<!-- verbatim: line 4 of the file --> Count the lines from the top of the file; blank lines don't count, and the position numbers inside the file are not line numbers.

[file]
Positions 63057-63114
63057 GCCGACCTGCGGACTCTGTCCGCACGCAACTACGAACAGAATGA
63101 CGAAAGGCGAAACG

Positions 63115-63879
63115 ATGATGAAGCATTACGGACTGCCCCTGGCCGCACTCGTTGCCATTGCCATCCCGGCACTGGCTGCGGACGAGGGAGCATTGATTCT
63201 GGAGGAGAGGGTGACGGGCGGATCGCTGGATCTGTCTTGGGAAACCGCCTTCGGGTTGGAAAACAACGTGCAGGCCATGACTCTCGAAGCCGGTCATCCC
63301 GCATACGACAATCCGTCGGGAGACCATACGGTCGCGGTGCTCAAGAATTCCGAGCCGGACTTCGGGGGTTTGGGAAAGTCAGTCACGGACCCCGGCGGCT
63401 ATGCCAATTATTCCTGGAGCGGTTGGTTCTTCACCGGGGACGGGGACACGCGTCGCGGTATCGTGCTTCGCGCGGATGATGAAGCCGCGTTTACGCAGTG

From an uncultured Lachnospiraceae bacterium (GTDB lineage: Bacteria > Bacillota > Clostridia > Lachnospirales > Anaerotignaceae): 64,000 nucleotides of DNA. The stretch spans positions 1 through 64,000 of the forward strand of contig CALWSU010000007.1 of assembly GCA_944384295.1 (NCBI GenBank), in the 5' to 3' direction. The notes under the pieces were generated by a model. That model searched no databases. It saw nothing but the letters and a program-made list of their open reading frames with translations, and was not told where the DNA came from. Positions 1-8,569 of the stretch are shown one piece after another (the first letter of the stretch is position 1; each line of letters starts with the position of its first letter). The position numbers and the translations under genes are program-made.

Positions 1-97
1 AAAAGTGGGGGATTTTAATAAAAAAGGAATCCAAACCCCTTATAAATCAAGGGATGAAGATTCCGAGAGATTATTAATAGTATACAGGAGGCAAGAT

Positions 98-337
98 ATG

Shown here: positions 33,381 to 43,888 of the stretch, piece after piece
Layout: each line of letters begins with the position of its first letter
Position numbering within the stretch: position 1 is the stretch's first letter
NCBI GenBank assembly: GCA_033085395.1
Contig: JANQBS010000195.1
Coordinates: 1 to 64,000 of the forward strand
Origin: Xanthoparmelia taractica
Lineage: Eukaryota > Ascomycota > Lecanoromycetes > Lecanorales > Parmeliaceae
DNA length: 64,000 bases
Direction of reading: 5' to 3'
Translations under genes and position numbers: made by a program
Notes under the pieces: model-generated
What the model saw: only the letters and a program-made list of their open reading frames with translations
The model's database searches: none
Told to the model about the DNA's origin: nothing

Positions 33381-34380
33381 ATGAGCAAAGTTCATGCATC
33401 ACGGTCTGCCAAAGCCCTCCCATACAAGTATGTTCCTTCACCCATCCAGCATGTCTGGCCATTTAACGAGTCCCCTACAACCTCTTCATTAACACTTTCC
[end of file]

Positions 63115-63879